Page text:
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Let’s Ban Peatland Burning – Now!

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Olivia Blake

Former Shadow Minister for Climate Change and Member of Parliament for Sheffield Hallam

Former Shadow Minister for Climate Change, Olivia Blake MP details the dangers of peatland burn season for climate change and local habitats across the UK.

Every month during the burn season, people from across Sheffield Hallam write to me about the routine burning of heather on grouse moors in my constituency. The smoke from these burns lingers and can be smelt across my constituency, from Bradfield to Crosspool.

These burns facilitate the grouse shooting industry, an exclusive blood sport that is the preserve of a wealthy few.

In a twin climate and nature emergency, we not only have a moral imperative to ban burning on peatlands but also environmental, ecological and existential imperatives to protect and restore our precious peatlands.

Carbon capture

The UK’s peatlands are internationally significant landscapes and habitats that have a vital role to play in tackling the climate crisis. Despite our relative geographic size, the UK holds a globally significant proportion of the world’s peat: 13% of the world’s blanket bog is within our borders.

Peatbogs are a vital carbon store. In their natural state, peatlands are wetlands that can sequester colossal amounts of carbon dioxide from the atmosphere and lock it in the ground. Our peatlands already hold over three billion tonnes of carbon, which is more than all the forests in the UK, France and Germany combined.

Land mismanagement

Unfortunately, rather than serving as the carbon stores they have the capacity to be, our peatlands are spewing out carbon dioxide at a massive scale.

Nationally, 78% are in differing stages of degradation. Our peatlands should be a net carbon sink but continued mismanagement means that our peat bogs are instead, releasing huge quantities of carbon into the atmosphere.

The routine burning to facilitate grouse shooting is making this worse; every year 260,000 tonnes of carbon dioxide are released from burning on peat in England.

The land management involved in preparing moorlands to shoot grouse also makes areas more susceptible to flooding. The city of Doncaster regularly experiences flooding; the most notable recent occurrence was in November 2019, which saw a large proportion of the village of Fishlake submerged by flooding.

Doncaster’s Mayor, Ros Joes, has called for a ban on grouse shooting, as well as the ‘proper restoration of upland peat areas’ to prevent the flooding that has regularly impacted their city.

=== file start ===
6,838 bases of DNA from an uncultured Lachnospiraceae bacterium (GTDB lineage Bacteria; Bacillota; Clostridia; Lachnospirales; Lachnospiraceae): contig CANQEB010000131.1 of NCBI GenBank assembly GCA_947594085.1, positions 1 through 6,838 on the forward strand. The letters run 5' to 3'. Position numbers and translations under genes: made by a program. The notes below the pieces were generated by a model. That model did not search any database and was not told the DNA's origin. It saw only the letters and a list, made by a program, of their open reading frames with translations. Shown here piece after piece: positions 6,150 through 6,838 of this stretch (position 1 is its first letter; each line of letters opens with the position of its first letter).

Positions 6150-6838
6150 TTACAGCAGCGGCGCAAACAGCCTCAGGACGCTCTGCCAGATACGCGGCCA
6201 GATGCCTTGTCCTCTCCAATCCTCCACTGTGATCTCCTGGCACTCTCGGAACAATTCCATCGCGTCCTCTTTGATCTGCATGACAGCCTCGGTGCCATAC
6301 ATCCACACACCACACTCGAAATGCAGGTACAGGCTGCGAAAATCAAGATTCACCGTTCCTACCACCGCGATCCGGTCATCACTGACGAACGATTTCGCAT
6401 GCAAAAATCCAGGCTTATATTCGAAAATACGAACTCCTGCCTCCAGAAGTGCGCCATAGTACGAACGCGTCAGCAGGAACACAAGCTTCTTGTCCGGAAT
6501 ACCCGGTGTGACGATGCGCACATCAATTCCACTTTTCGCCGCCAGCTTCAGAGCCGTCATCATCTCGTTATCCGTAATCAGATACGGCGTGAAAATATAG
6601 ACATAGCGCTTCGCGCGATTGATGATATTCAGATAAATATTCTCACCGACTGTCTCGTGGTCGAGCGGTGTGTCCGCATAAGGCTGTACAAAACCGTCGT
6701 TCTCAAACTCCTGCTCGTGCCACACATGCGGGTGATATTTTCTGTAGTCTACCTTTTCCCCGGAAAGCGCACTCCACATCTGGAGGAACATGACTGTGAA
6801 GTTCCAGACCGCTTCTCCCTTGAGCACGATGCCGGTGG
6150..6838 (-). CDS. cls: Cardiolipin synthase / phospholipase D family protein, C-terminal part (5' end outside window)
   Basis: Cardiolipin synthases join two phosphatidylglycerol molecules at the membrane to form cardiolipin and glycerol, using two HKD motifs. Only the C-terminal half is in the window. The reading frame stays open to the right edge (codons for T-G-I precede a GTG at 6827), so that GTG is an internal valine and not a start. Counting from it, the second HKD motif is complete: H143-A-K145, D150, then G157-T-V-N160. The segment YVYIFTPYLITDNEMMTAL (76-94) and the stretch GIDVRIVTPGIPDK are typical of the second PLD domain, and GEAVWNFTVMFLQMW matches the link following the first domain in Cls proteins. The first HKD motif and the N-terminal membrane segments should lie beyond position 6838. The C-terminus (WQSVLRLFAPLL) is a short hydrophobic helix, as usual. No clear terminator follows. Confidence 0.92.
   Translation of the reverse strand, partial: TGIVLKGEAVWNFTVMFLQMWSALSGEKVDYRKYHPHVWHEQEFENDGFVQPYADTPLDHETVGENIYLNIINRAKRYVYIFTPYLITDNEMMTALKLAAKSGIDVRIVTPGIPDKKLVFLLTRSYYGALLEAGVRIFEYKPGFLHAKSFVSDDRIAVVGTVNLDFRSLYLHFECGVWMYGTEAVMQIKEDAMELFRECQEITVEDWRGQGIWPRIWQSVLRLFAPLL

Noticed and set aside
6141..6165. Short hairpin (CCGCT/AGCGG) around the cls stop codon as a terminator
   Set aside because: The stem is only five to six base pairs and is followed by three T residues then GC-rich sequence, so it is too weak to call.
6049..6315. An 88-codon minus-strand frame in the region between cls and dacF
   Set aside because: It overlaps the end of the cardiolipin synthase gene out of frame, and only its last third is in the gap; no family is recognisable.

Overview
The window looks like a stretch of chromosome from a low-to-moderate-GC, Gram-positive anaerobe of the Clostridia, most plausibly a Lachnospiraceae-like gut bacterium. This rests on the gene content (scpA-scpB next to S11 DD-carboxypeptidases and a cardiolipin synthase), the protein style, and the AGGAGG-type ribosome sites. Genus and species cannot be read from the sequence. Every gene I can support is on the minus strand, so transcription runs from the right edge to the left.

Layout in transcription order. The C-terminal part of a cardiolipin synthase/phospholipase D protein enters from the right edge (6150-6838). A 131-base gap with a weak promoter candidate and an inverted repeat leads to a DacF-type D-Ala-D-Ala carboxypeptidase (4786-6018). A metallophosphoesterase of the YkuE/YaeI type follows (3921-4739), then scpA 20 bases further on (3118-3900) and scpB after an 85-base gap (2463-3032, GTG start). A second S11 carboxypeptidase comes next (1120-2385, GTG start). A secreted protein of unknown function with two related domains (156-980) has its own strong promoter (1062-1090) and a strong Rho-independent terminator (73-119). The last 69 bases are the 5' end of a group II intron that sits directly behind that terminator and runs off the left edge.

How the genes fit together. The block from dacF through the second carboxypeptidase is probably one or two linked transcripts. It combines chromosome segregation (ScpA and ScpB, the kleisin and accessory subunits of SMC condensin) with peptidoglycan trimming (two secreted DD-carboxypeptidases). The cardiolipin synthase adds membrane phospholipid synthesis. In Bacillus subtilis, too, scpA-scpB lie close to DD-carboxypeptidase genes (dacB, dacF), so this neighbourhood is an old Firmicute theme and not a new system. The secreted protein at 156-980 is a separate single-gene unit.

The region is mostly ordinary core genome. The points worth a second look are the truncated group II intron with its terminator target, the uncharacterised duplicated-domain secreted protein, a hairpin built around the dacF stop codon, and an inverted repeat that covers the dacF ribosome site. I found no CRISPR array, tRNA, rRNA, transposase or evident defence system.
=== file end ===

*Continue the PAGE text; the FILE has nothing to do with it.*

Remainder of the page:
Damaged or drained peatlands worldwide emit at least 2 billion tonnes of carbon dioxide annually
Damaged or drained peatlands worldwide emit at least 2 billion tonnes of carbon dioxide annually.

Ban the peatland burn

In 2021, I won a concession from Government for more regulation over what burning can take place. Following a Westminster Hall debate I organised on the issue in November 2020, we saw legislation that prevents burning on areas of peat deeper than 40 cm, albeit with several caveats.

However, we need to go much further, much faster. Only 32% of peatland is protected by the rules, despite its international importance and potential for carbon storage. I am concerned that there is still no map of areas of deep peat, which makes it harder to enforce the unambitious laws we already have on burning.

It’s time for a serious ban on burning and to move to restore peatland back to its wet, carbon-capturing best.

Nature restoration

In addition to storing carbon, blanket bog is an amazing habitat that can provide essential environmental benefits. Our peatlands should be home to wonderful wildlife and thriving with biodiversity. Sadly, burnt areas often function as monocultures compared to what should be much more diverse landscapes.

In 2021, I became an RSPB Hen Harrier Species Champion. Hen harriers are one of the most persecuted birds of prey in Britain. They normally nest in heather on open, upland moors. A growing body of evidence suggests that illegal killing, associated with the grouse shooting industry, is the main factor limiting the recovery of hen harrier populations.

I want to see more Parliamentarians working to champion conversation efforts, taking action to restore the natural habitats of our hen harriers and returning these vital landscapes to nature.

Climate justice

While peatland burning might disproportionately impact my constituents day-to-day, having to smell the burning and suffer the air pollution it creates, the wider impact of this environmental mismanagement is the acceleration of the climate and ecological emergency.

As vital carbon stores, and biodiverse habitats, we all have a duty to fight for our peatlands to be protected, preserved and restored at scale.

To watch Olivia Blake MP, Lord Randall and Chris Packham discuss the woodcock petition and conservation of birds, see here.

For further content, see the Chamber UK YouTube channel for insightful discussions.

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